PUBLISHED June 8th, 2020 06:00 am
Run out of things do to online or want to cut down on excessive screen time? That’s how we’ve been feeling, since working from home for us pretty much means spending at least nine hours a day with our eyeballs glued to the screen. So post-online classes and virtual vacations, we picked up Mathangi Subramanian’s A People’s History Of Heaven for the inaugural edition of On the Same Page, a City Nomads book club of sorts where we recommend titles relevant to our tumultuous times.
In Mathangi Subramanian’s first novel, bulldozers have come to flatten the Bangalore slum of Swargahalli, also known as Swarga, the Sanskrit word for ‘Heaven’. To those not living there, the name is ironic, for Swarga is closer to Hell. Those who stay there are poverty stricken – a mishmash of migrants, women whose husbands have left them, and young children who are destined to relive the lives of their parents. But while the opening scene spells out a bleak and desolate story, the book offers more than a mere tragic story.
The plot follows five girls in their fight to save the slums – their home – from destruction. Against the backdrop of this, we learn each protagonist’s history through flashbacks of the girls’ lives, taking us through their hardships. Deepa navigates her blindness. Padma struggles with pursuing further education as a girl with brothers and a migrant. Joy is transgender. Banu is a budding artist, who practices graffiti. Rukshana grapples with her sexuality as a Muslim.
Initially, it feels like a narrative told time and time again, one of under-privilege and cruelty. But while such a story could easily cross into poverty porn, Subramanian transforms it into one where each girl finds her own strengths and path in life, as cliché as it sounds. Not to be pitied, the girls are quiet but resolved, constantly looking for a better future than the one they seem destined for. It is with each other’s support and understanding, that they overcome what seems impossible to face another day. It is their community where they draw their strength from.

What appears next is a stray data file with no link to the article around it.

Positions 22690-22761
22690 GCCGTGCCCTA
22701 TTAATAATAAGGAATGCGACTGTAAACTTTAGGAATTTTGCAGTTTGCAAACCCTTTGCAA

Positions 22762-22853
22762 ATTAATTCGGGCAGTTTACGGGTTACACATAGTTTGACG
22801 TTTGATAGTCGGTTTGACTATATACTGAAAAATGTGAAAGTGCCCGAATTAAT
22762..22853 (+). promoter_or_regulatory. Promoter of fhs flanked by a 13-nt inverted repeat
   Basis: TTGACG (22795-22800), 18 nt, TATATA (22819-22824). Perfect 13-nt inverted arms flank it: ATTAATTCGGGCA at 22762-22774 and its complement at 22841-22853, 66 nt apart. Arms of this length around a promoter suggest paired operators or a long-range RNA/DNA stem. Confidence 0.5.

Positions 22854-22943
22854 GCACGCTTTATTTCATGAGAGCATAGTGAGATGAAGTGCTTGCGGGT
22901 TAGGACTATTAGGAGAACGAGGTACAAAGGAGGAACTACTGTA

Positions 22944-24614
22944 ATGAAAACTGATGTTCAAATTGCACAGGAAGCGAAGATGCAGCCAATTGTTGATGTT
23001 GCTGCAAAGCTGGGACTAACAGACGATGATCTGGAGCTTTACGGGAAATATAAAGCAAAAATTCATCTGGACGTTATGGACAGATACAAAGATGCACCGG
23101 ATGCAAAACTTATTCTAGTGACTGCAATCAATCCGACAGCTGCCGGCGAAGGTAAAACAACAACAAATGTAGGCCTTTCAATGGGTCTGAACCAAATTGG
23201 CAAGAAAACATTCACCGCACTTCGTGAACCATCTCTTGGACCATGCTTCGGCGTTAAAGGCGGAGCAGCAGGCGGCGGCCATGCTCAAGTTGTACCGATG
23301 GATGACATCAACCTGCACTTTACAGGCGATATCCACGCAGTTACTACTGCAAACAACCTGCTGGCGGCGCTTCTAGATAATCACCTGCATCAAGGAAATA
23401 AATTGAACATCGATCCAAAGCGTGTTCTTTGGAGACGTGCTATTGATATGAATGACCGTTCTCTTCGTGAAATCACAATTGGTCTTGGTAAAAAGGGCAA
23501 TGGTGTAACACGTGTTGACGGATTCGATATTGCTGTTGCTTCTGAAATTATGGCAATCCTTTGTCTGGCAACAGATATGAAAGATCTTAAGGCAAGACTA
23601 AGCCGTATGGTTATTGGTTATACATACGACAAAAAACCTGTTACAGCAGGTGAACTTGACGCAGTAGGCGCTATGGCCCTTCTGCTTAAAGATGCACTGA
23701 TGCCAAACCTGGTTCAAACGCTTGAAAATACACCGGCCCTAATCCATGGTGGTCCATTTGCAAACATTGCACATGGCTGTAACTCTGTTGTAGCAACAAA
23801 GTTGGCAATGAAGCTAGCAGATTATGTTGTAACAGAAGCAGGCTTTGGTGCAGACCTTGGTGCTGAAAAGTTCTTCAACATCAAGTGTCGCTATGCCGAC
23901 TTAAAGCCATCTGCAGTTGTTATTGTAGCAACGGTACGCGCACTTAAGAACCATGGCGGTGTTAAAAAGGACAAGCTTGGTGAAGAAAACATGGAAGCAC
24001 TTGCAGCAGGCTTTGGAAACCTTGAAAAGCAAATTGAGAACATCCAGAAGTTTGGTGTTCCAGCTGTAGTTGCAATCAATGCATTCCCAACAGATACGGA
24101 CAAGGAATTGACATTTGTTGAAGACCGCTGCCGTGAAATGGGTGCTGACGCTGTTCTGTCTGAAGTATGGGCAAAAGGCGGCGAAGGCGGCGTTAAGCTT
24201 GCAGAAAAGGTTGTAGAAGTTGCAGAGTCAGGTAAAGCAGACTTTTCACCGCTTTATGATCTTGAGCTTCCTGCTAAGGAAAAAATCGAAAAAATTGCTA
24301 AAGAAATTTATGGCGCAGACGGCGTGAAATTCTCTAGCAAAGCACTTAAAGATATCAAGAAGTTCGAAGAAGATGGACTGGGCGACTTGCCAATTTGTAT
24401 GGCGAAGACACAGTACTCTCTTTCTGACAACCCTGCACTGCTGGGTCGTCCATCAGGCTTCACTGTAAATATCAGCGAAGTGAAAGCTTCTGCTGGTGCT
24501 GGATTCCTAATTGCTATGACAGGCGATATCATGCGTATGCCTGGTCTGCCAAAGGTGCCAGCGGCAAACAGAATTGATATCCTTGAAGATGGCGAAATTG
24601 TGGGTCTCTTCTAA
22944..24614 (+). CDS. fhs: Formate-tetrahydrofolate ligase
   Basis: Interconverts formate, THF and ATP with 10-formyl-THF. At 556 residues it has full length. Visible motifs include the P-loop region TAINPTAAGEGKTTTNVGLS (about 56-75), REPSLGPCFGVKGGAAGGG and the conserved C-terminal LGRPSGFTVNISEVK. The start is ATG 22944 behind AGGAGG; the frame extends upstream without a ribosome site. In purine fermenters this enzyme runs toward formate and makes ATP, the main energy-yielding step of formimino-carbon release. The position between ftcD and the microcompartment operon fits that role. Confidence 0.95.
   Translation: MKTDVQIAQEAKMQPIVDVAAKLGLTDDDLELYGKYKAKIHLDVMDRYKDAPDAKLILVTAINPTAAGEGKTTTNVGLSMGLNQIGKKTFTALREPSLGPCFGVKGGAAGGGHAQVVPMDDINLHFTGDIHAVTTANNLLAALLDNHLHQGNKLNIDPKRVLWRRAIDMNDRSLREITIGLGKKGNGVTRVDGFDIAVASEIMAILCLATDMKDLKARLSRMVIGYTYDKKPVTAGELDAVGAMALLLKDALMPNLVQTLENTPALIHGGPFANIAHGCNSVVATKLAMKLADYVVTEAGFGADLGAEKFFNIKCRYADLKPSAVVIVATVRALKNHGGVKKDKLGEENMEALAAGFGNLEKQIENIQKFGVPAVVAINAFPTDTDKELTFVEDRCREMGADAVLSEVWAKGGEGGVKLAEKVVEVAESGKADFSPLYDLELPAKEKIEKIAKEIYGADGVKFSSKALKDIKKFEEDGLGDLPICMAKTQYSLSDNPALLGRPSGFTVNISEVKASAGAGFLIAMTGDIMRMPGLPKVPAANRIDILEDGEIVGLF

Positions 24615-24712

A People’s History Of Heaven is not perfect. The book touches upon many social issues in Bangalore at once: the rapid industrialisation of the city, an existing caste system, strict enforcing of gender roles among others. The book does not provide any answers, in fact, it shies away from giving them. In one scene, Rukshana tells herself, “It’s not like I don’t want to be part of something bigger. It’s just that I want to be myself first.” And that perhaps, is the biggest lesson from Subramanian here.
In times of a waning pandemic and fears of the second waves, alongside worldwide conversations about climate change, social and racial inequality, it can be tiring to be constantly engaged by oneself. Personally, that’s what makes Subramanian’s novel so compelling, despite its overtly optimistic take on the future. It shows how the power of one’s community can overcome difficulties and draws an opposition to the constant individual presence we are expected to maintain online. It is the answer we all want – having a community to fall back on in times of hardship.
The novel closes as the five girls look out over the slum, perched on the branches of a huge tree. And as Banu asks what Heaven is, there is no need to answer, Heaven is the community they have built.
A People’s History of Heaven by Mathangi Subramanian is available on Book Depository.